Homer and Classical Philology

By Friedrich Nietzsche

Page 10

the Homeric poems.

Since literary history first ceased to be a mere collection of names,
people have attempted to grasp and formulate the individualities of the
poets. A certain mechanism forms part of the method: it must be
explained--i.e., it must be deduced from principles--why this or that
individuality appears in this way and not in that. People now study
biographical details, environment, acquaintances, contemporary events,
and believe that by mixing all these ingredients together they will be
able to manufacture the wished-for individuality. But they forget that
the _punctum saliens_, the indefinable individual characteristics, can
never be obtained from a compound of this nature. The less there is
known about the life and times of the poet, the less applicable is this
mechanism. When, however, we have merely the works and the name of the
writer, it is almost impossible to detect the individuality, at all
events, for those who put their faith in the mechanism in question; and
particularly when the works are perfect, when they are pieces of popular
poetry. For the best way for these mechanicians to grasp individual
characteristics is by perceiving deviations from the genius of the
people; the aberrations and hidden allusions: and the fewer
discrepancies to be found in a poem the fainter will be the traces of
the individual poet who composed it.

All those deviations, everything dull and below the ordinary standard
which scholars think they perceive in the Homeric poems, were attributed
to tradition, which thus became the scapegoat. What was left of Homer's
own individual work? Nothing but a series of beautiful and prominent
passages chosen in accordance with subjective taste. The sum total of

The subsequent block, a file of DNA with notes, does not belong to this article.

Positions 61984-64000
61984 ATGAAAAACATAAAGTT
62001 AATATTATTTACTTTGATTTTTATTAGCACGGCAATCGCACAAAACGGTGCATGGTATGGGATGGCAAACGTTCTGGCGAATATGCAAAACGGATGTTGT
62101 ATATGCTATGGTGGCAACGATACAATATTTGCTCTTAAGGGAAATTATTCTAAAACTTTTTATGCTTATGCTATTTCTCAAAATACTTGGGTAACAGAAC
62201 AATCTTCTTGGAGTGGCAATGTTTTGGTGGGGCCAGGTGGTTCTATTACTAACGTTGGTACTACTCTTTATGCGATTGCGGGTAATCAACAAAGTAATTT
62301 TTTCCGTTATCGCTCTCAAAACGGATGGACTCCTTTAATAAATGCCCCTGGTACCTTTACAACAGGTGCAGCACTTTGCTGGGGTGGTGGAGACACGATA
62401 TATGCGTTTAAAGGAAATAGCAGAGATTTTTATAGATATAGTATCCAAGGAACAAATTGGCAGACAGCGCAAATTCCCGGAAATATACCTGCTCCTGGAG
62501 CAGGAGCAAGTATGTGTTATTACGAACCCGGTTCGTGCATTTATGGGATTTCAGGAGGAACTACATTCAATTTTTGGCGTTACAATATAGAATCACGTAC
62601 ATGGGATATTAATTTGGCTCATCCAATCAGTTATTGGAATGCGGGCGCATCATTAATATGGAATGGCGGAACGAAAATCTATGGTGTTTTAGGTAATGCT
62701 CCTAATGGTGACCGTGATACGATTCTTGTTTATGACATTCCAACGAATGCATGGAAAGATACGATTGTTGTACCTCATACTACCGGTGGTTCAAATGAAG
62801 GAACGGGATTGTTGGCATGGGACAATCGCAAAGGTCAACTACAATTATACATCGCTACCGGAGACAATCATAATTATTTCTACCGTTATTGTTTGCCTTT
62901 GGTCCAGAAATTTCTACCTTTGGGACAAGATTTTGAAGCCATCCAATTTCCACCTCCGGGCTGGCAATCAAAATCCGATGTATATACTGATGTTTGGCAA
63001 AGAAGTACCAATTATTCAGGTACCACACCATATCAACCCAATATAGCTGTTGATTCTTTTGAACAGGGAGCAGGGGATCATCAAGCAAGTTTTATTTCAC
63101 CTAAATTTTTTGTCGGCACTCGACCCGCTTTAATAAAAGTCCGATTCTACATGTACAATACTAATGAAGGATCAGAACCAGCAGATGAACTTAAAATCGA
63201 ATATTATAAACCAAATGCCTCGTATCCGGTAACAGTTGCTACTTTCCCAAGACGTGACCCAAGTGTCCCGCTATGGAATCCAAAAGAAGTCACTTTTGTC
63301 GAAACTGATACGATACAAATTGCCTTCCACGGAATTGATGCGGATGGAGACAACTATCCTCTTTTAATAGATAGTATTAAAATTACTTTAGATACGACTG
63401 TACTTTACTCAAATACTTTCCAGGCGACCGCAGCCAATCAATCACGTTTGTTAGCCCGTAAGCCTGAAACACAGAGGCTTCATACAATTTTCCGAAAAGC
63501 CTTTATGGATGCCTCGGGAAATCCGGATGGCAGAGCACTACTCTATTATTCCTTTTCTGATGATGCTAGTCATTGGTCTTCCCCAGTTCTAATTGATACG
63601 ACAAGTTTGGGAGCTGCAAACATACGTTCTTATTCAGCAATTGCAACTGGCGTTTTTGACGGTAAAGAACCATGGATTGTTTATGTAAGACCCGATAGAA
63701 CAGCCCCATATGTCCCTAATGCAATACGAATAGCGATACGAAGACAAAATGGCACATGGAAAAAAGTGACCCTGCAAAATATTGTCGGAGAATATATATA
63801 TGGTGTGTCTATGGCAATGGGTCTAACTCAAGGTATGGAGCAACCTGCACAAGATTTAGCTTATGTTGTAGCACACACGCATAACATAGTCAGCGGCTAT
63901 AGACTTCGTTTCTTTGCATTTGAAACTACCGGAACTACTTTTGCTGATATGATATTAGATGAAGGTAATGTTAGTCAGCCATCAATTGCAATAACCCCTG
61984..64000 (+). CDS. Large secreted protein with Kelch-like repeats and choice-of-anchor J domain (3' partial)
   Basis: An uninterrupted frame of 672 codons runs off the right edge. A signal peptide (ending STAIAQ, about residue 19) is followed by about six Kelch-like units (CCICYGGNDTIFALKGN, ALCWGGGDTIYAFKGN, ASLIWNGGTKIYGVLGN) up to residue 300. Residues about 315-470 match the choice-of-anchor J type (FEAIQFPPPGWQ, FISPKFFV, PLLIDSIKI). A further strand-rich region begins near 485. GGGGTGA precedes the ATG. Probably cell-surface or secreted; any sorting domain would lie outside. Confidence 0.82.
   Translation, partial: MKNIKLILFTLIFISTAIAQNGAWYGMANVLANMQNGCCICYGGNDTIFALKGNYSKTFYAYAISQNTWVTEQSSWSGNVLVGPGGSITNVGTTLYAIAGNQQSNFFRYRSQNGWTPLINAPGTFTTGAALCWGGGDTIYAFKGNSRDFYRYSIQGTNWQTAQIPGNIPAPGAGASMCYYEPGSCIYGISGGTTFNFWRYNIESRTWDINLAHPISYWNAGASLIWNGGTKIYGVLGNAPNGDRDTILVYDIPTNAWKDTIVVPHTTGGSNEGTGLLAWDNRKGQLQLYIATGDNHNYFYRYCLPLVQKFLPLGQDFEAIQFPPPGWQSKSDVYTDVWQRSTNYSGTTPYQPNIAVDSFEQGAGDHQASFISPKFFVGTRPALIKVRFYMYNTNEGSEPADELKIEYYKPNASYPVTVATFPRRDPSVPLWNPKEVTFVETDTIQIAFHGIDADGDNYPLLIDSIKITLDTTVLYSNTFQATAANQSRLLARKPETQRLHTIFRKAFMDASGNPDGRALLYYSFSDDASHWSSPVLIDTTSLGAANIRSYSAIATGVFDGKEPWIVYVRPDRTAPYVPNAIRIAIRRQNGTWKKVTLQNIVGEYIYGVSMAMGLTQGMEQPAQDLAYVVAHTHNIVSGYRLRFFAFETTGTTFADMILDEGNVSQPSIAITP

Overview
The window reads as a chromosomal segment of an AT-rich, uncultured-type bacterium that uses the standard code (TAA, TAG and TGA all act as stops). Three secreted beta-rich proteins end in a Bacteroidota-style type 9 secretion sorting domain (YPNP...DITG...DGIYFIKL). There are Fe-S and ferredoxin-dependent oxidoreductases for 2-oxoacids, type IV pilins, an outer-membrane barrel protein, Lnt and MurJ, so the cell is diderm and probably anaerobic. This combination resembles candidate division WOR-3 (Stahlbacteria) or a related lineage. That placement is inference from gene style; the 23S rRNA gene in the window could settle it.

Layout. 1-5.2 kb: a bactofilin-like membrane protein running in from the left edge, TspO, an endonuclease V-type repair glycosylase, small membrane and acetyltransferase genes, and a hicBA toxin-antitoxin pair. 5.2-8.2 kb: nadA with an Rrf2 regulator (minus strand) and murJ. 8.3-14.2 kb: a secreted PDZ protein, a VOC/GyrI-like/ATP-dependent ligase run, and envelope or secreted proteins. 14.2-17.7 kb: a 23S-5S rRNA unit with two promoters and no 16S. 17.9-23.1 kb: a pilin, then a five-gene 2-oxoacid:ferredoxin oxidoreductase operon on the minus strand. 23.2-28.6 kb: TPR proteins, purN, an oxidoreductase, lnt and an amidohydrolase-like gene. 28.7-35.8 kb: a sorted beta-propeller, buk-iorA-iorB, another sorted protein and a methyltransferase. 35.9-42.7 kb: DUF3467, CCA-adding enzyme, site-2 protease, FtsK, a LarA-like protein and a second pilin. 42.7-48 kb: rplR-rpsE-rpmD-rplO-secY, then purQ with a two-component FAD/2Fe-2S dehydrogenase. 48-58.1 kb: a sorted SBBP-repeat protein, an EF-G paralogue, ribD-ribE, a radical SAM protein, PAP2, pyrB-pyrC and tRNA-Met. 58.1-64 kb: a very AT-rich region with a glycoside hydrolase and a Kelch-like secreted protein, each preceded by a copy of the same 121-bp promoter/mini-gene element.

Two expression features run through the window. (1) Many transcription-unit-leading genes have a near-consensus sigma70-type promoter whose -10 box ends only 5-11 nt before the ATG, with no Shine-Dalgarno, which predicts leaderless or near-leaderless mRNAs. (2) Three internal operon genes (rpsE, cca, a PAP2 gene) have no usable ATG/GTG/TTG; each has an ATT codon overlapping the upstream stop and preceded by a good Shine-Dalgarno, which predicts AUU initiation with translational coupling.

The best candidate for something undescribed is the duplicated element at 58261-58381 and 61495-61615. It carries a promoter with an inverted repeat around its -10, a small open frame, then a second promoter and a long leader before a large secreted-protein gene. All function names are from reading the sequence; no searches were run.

aesthetic singularity which every individual scholar perceived with his
own artistic gifts, he now called Homer.

This is the central point of the Homeric errors. The name of Homer, from
the very beginning, has no connection either with the conception of
aesthetic perfection or yet with the _Iliad_ and the _Odyssey_. Homer as
the composer of the _Iliad_ and the _Odyssey_ is not a historical
tradition, but an _aesthetic judgment_.

The only path which leads back beyond the time of Pisistratus and helps
us to elucidate the meaning of the name Homer, takes its way on the one
hand through the reports which have reached us concerning Homer's
birthplace: from which we see that, although his name is always
associated with heroic epic poems, he is on the other hand no more
referred to as the composer of the _Iliad_ and the _Odyssey_ than as the
author of the _Thebais_ or any other cyclical epic. On the other hand,
again, an old tradition

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they go when antiquity peremptorily orders them to withdraw? Must they not be sacrificed to those powers of the present who, day after day, call out to them from the never-ending columns of the press 'We are culture! We are education! We are at the zenith! We are the apexes of the pyramids! We are the aims of universal history!'--when they hear the seductive promises, when the shameful signs of non-culture, the plebeian publicity of the so-called 'interests of culture' are extolled for their benefit in magazines and newspapers as an entirely new and the best possible, full-grown form of culture! Whither shall the poor fellows fly when they feel the presentiment that these promises are not true--where but to the most obtuse, sterile scientificality, that here the shriek of culture may no longer be audible to them? Pursued in this way, must they not end, like the ostrich, by burying their heads in the sand? Is it not a real happiness for them, buried as they are among dialects, etymologies, and conjectures, to lead a life like that of the ants, even though they are miles removed from true culture, if only they can close their ears tightly and be deaf to the voice of the 'elegant' culture of the time.
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